The Fish Story

Get Skillet Ready for Florida Jurassic Salmon; ‘Mammophant’ Is Right Around the Harvard Bend

By JAY MANN | Apr 25, 2018

After I wrote about huge, nearshore salmon farms in the making in Norway, a buddy from Florida sent me a news flash about soon-to-arrive farmed Alaskan-ilk salmon … fresh from Florida! Say what!?

Seems those wild and crazy once-Vikings from Norway remain in the salmon spotlight, this time via the Norwegian Atlantic Sapphire company now out of, yep, Florida, specifically outside Miami, in hurricane-famous Homestead. There, an abandoned tomato farm is being readied for a 380,000-square-foot facility to hatch, grow and process salmon, using what the company describes as a bio-secure, state of the art Recirculating Aquaculture System, designed in Denmark.

This RAS system is so advanced and clean-running that the company hopes to obtain an “organic” rating from the U.S. Department of Agriculture – once the USDA finds a way to define organic seafood, something it has been meaning to define for quite some time, complexities notwithstanding.

It’s what’s at the heart of this recirculating system that has sparked my paleo-imagination: Jurassic Period saltwater.

Antediluvian marine waters will be pumped up from 2,000 feet below the Sunshine State’s sultry surface. Wow. Those ancient waters will surely contain the essence of dinosaurs, like 50-foot tall brachiosaurs, or even the soaring archaeopteryxes. While I won’t get into what that dino essence might be, exactly, those drawn-up waters will be purer than anything available on the planet’s surface – by 150 million years.

RAS life will be sweet and crystal clean for those farmed salmon … to a certain fillet point. What’s more, castoff waters will quickly be powered back into the deep earth, being naturally filtered on its journey home.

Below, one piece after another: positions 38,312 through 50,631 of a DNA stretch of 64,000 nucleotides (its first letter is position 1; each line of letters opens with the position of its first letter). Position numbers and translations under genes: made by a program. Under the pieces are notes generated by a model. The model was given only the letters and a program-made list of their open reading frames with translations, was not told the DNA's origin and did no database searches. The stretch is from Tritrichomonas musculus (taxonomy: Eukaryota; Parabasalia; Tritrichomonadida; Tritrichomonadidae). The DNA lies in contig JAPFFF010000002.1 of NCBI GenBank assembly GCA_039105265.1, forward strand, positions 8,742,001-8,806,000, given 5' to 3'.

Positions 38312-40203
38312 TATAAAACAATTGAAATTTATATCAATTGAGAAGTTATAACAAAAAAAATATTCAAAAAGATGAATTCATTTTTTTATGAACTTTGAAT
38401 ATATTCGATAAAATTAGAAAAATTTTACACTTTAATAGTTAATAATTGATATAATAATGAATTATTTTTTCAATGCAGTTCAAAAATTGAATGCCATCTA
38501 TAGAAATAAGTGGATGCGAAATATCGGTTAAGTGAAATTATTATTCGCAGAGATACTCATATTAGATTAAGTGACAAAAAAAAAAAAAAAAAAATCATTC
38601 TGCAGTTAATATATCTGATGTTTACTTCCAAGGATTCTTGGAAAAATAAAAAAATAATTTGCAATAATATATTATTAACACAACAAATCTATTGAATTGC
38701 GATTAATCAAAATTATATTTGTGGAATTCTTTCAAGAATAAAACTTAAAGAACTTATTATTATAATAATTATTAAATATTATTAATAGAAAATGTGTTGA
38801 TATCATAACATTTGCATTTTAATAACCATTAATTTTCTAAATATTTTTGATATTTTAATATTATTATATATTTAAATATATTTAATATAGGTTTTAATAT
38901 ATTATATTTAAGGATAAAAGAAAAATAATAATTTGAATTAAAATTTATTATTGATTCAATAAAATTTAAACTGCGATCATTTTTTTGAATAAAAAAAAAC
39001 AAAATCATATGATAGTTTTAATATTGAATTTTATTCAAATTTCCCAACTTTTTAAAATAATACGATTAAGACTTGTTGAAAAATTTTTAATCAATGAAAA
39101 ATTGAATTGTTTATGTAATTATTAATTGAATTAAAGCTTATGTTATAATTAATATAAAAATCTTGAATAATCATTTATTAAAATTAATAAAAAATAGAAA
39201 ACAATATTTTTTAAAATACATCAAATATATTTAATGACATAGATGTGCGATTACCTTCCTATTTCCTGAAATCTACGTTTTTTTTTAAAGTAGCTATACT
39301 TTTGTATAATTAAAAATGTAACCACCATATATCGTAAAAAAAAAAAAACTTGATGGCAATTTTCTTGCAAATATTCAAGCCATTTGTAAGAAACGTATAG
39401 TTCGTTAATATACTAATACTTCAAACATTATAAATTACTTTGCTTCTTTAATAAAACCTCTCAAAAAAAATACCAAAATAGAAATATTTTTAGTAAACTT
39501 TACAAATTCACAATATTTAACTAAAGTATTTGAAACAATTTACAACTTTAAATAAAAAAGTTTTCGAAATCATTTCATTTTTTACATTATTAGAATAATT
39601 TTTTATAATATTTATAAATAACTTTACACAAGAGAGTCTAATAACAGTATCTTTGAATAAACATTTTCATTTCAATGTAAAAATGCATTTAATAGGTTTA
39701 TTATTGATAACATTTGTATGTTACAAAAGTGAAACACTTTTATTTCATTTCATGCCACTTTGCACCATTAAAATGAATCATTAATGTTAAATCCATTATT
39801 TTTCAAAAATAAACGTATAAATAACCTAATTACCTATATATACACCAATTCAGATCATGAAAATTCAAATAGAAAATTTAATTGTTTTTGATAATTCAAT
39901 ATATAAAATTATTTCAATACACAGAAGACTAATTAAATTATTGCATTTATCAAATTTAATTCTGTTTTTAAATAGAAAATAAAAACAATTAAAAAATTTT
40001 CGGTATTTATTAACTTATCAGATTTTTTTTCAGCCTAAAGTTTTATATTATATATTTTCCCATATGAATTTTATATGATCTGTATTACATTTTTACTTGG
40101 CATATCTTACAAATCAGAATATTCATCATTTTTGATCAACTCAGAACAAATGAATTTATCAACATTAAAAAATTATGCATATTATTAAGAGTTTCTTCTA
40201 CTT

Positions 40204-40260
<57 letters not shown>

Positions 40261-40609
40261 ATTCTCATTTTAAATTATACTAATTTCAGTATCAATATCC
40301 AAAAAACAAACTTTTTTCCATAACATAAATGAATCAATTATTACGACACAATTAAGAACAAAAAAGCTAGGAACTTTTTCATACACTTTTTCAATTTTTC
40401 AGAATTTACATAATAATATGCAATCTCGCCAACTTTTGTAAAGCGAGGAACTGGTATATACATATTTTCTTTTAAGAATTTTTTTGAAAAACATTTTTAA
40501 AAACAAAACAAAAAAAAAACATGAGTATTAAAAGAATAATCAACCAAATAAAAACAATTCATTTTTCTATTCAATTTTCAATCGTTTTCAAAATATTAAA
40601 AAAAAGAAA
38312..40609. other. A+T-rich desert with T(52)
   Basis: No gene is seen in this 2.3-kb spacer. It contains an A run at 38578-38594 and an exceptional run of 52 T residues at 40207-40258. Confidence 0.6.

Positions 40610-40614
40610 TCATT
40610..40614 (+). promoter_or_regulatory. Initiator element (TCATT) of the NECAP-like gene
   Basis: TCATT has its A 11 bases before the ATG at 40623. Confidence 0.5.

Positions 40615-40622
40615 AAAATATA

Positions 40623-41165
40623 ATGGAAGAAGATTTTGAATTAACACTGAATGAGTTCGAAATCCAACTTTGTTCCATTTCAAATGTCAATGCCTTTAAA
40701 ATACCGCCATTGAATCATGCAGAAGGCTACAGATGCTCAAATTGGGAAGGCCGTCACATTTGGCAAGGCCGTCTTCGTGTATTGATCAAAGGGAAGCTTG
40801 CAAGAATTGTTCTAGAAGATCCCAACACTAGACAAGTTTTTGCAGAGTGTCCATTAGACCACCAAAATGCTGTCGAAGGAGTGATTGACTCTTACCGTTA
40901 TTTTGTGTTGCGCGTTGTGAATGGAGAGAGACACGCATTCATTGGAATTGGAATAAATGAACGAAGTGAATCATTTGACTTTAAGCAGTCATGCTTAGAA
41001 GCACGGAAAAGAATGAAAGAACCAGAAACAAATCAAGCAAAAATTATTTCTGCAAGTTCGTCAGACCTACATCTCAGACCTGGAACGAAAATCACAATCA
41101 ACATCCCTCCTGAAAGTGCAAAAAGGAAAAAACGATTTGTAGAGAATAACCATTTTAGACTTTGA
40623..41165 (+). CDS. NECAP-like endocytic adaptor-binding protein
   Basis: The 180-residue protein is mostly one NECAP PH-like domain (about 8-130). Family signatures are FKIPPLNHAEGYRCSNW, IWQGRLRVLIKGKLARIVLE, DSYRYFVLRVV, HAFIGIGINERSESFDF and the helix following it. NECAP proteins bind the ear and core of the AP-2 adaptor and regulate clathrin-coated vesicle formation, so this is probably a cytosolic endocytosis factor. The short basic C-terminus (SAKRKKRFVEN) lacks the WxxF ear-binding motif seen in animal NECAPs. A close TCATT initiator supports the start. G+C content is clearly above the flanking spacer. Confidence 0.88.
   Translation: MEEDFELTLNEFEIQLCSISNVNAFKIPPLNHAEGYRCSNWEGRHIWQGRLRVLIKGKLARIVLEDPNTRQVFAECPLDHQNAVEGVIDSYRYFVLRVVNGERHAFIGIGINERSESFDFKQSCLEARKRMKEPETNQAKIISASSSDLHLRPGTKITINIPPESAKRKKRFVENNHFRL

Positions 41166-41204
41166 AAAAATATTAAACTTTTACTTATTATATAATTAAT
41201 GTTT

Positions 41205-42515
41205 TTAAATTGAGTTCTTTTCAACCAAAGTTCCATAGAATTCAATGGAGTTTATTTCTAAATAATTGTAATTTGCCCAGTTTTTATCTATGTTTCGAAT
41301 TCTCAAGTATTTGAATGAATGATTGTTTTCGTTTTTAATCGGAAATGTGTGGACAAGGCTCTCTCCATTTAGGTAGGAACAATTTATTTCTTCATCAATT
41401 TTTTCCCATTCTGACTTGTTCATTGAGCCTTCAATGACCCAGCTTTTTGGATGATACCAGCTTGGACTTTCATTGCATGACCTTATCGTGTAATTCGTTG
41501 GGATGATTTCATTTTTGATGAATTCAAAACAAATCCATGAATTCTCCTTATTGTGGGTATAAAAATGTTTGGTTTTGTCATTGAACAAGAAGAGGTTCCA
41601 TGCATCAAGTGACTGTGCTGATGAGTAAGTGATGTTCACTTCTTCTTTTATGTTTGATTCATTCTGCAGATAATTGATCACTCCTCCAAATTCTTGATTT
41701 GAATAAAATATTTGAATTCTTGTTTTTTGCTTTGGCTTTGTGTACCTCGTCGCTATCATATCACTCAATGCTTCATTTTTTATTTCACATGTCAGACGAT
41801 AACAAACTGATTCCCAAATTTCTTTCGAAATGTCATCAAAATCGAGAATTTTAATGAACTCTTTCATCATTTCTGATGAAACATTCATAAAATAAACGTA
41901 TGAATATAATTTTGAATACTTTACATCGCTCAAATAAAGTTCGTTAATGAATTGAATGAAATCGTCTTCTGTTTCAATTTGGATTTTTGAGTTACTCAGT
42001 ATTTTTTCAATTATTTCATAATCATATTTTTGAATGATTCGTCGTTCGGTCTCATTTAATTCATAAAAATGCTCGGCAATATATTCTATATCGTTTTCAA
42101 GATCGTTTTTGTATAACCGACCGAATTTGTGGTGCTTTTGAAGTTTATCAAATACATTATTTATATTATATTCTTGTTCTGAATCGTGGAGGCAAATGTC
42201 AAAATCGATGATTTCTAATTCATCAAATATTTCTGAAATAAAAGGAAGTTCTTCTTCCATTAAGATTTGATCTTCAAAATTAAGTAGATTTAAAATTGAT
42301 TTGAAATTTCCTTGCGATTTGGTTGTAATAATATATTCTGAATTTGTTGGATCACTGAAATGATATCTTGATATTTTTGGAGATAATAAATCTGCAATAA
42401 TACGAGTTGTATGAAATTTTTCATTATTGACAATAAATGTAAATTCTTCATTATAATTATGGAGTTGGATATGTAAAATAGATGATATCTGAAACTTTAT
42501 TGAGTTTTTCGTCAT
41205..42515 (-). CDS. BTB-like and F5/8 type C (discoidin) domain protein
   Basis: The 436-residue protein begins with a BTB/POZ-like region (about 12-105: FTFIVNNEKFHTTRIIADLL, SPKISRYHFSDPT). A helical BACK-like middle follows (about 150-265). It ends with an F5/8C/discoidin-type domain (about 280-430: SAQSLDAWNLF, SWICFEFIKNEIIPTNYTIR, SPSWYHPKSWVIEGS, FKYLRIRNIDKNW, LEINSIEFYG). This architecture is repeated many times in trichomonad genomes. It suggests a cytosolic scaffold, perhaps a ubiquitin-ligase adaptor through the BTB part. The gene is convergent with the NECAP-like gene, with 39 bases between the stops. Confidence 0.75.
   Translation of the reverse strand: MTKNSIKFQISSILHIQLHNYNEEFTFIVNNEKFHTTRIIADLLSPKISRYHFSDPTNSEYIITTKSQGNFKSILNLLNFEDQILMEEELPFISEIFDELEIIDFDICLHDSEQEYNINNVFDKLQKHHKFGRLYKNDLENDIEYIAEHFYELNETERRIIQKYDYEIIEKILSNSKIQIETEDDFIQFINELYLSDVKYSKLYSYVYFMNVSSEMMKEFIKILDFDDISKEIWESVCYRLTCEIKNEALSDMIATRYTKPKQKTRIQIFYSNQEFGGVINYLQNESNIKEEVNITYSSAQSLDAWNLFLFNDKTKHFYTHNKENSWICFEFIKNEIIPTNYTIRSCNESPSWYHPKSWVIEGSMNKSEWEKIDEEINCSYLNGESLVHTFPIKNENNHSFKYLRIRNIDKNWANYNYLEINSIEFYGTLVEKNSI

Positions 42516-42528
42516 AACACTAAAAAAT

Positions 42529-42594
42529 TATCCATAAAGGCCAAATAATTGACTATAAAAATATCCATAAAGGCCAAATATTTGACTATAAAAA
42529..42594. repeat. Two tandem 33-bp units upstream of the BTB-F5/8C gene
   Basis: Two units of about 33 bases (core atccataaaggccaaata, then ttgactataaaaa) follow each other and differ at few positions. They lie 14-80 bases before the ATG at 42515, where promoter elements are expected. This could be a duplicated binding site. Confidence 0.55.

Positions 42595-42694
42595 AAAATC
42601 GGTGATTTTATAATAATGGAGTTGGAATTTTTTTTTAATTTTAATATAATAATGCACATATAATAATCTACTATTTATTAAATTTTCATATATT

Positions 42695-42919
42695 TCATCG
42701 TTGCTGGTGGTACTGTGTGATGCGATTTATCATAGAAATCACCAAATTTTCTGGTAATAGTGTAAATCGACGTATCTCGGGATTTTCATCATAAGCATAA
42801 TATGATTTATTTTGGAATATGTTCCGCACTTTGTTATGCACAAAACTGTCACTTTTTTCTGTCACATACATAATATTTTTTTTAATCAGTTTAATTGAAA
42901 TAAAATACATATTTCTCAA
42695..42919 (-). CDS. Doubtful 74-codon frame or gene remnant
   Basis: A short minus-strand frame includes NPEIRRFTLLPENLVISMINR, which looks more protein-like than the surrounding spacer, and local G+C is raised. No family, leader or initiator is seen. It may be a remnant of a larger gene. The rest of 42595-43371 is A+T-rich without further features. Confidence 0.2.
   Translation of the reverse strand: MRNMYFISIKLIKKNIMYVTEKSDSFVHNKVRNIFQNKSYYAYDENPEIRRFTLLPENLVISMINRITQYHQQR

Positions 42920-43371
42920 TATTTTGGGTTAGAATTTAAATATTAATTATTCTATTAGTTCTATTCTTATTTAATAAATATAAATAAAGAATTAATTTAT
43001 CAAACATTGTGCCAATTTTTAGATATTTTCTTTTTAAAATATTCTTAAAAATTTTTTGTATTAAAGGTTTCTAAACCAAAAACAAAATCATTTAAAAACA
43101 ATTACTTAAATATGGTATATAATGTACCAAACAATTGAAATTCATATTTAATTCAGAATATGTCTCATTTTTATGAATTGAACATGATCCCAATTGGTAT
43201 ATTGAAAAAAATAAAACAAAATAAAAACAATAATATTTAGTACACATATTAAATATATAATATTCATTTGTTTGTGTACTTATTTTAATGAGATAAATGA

Per company literature, “Turns out the cold-water, protein-rich fish are well-suited for an innovative approach to salmon farming in the tropics, and southern Florida offers the ideal geological structure for this endeavor in aquaculture: the world’s largest land-raised salmon farm.”

What the Atlantic Sapphire folks are doing in Florida will likely turn the aquaculture world upside down, somewhat literally, i.e. growing northern salmon in the land of oranges and gators. More so, it will be the high-tech way their salmon will be grown – and their numbers – that could be a gamechanger in feed-the-world-cleanly terms. Self-cleaning aquaculture surely opens a whole new door to purer fish farming.

Atlantic Sapphire CEO and founder Johan Andreassen told that the $100 million startup costs for the farm’s “phase-one” could produce 22 million pounds of salmon annually, by as early as next year, or 2020 at the latest.

The fish will reside in 36 saltwater grow-out tanks, mechanically chilled to about 59 degrees. The processing of the salmon will be done on site.

The first salmon eggs, to be hatched and initially grown in the freshwater hatchery, will be placed in November, soon thereafter making the big leap to saltwater tanks. They’ll grow to 10 pounds therein.

“Our rule of thumb is that we’ll get about 1,000 tons of production per acre,” he said. “To put it in perspective, that would mean you could put the entire U.S. consumption of salmon into 500 acres.”

Might the company truly be trying to fill our nation’s growing taste for salmon? Well, it might be an easy fill since over half of our wild-caught American salmon is shipped overseas, leaving a huge salmon void, which is being filled by farmed salmon imported from places like Chile. How convoluted is that? And homegrown Jurassic salmon (my term) might come at a nice price – and speedily so. Atlantic Sapphire’s goal is getting its product “fast to the market” … and as fresh as the land of sky-blue dinosaurs.

“Up to now, what has been holding up salmon from growing and feeding the world is that it has been stuck at the ends of the Earth and has to be flown around. We’re changing that,” said José Prado, chief financial officer of Atlantic Sapphire, adding, “We call it world-class local.”

The facility is a stone’s throw from the Homestead General Aviation Airport.